Haidt: Morality Defined

Beginning on page 313 of The Righteous Mind: Why Good People Are Divided by Politics and Religion, by Jonathan Haidt


You’re nearly done reading a book on morality, and I have not yet given you a definition of morality. There’s a ,reason for that. The definition I’m about to give you would have made little sense back in chapter 1. It would not have meshed with your intuitions about morality, so I thought it best to wait. Now, after eleven chapters in which I’ve challenged rationalism (in Part I), broadened the moral domain (in Part II), and said that groupishness was a key innovation that took us beyond selfishness and into civilization (Part III), I think we’re ready.

Not surprisingly, my approach starts with Durkheim, who said: “What is moral is everything that is a source of solidarity, everything that forces man to … regulate his actions by something other than … his own egoism. “65 As a sociologist, Durkheim focused on social facts-things that. exist outside of any individual mind-which constrain the egoism of individuals. Examples of such social facts include religions, families, laws, and the shared networks of meaning that I have called moral matrices. Because I’m a psychologist, I’m going to insist that we include inside-the-mind stuff too, such as the moral emotions, the inner lawyer (or press secretary), the six moral foundations, the hive switch, and all the other evolved psychological mechanisms I’ve described in this book.

My definition puts these two sets of puzzle pieces together to define moral systems:

Moral systems are interlocking sets of values, virtues, norms, practices, identities, institutions, technologies, and evolved psychological mechanisms that work together to suppress or regulate self-interest and make cooperative societies possible.66

I’ll just make two points about this definition now, and then we’ll use it in the final chapter to examine some of the major political ideologies in Western society.

First, this is a functionalist definition; I define morality by what it does, rather than by specifying what content counts as moral. Turiel, in contrast, defined morality as being about “justice, rights, and welfare.””” But any effort to define morality by designating a few issues as the truly moral ones and dismissing the rest as “social convention” is bound to be parochial. It’s a moral community saying, “Here are our central values, and we define morality as being about our central values; to hell with the rest of you.” As I showed in chapters 1 and 7, Turiel’s definition doesn’t even apply to all Americans; it’s a definition by and for educated and politically liberal Westerners.

Of course, it is possible that one moral community actually has gotten it right in some sense, and the rest of the world is wrong, which brings us to the second point. Philosophers typically distinguish between descriptive definitions of morality (which simply describe what people happen to think is moral) and normative definitions (which specify what is really and truly right, regardless of what anyone thinks). So far in this book I have been entirely descriptive. I told you that some people (especially secular liberals such as Turiel, Kohlberg, and the New Atheists) think that morality refers to matters of harm and fairness. Other people (especially religious conservatives and people in non-WEIRD cultures) think that the moral domain is much broader, and they use most or all of the six moral foundations to construct their moral matrices. These are empirical, factual, verifiable propositions, and I offered evidence for them in chapters 1, 7, and 8.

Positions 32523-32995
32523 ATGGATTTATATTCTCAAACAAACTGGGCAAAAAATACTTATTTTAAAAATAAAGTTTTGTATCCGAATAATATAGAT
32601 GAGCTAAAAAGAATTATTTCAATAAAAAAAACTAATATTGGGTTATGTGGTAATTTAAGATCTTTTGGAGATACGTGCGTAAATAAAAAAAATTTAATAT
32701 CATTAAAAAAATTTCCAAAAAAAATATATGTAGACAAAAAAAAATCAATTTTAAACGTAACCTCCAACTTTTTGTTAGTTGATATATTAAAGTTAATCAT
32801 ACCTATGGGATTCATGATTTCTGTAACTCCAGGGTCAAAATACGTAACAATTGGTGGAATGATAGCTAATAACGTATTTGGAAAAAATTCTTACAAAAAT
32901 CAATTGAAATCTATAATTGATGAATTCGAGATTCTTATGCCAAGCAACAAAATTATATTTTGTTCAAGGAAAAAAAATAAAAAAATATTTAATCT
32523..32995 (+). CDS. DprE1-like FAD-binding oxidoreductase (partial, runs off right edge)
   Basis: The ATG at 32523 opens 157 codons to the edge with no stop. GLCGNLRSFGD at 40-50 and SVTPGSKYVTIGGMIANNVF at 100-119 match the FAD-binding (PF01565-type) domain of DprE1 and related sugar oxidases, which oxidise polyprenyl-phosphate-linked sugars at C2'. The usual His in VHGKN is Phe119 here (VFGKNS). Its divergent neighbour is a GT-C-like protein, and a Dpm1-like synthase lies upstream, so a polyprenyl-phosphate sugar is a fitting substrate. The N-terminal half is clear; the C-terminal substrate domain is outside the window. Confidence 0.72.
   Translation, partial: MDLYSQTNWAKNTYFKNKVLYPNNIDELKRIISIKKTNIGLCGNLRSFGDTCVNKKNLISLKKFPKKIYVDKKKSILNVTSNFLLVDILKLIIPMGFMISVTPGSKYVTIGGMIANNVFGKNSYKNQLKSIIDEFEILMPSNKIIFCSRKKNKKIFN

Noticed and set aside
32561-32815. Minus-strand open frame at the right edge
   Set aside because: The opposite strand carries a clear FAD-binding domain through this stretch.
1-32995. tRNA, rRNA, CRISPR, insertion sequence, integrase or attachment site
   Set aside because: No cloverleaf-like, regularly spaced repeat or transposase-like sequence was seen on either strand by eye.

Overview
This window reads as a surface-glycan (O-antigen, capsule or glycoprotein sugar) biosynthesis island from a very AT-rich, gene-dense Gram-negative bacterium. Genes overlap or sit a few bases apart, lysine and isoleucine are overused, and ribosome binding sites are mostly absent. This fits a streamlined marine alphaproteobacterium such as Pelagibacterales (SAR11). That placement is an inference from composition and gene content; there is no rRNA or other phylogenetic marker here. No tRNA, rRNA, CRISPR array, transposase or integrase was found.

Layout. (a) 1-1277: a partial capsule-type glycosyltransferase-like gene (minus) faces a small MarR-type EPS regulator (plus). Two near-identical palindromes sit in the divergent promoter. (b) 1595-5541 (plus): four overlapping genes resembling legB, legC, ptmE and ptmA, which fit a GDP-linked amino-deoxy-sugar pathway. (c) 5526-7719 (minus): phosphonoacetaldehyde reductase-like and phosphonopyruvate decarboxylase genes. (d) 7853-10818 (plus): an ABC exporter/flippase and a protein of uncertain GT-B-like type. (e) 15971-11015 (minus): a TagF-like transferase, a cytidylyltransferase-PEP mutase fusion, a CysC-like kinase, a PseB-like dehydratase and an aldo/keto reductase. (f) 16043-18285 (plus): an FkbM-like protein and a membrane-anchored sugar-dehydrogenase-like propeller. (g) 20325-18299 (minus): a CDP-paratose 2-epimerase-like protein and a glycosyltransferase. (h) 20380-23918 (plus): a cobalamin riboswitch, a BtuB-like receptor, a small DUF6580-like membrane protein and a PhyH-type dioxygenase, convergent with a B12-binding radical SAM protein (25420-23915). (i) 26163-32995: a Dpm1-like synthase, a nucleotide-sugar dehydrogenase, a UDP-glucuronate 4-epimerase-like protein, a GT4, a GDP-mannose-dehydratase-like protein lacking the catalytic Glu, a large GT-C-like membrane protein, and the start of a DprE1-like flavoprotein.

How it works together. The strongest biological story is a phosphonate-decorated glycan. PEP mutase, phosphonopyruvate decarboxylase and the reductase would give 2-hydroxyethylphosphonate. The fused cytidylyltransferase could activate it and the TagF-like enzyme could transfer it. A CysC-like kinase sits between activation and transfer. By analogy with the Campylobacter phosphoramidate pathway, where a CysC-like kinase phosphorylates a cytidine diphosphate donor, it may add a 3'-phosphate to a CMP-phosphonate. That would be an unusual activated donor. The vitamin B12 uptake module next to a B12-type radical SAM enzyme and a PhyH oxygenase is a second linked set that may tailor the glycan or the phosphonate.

But philosophers are rarely interested in what people happen to think. The field of normative ethics is concerned with figuring out which actions are truly right or wrong. The best-known systems of normative ethics are the one-receptor systems I described in chapter 6: utilitarianism (which tells us to maximize overall welfare) and deontology {which in its Kantian form tells us to make the rights and autonomy of others paramount). When you have a single clear principle, you can begin making judgments across cultures. Some cultures get a higher score than others, which means that they are morally superior.

My definition of morality was designed to be a descriptive definition; it cannot stand alone as a normative definition. (As a normative definition, it would give high marks to fascist and communist societies as well as to cults, so long as they achieved high levels of cooperation by creating a shared moral order.) But I think my definition works well as an adjunct to other normative theories, particularly those that have often had difficulty seeing groups and social facts. Utilitarians since Jeremy Bentham have focused intently on individuals. They try to improve the welfare of society by giving individuals what they want. But a Durkheimian version of utilitarianism would recognize that human flourishing requires social order and embeddedness. It would begin with the premise that social order is extraordinarily precious and difficult to achieve. A Durkheimian utilitarianism would be open to the possibility that the binding foundations-Loyalty, Authority, and Sanctity-have a crucial role to play in a good society.

I don’t know what the best normative ethical theory is for individuals in their private lives.68 But when we talk about making laws and implementing public policies in Western democracies that contain some degree of ethnic and moral diversity, then I think there is no compelling alternative to utilitarianism.69 I think Jeremy Bentham was right that laws and public policies should aim, as a first approximation, to produce the greatest total good.70 I just want Bentham to read Durkheim and recognize that we are Homo duplex before he tells any of us, or our legislators, how to go about maximizing that total good.






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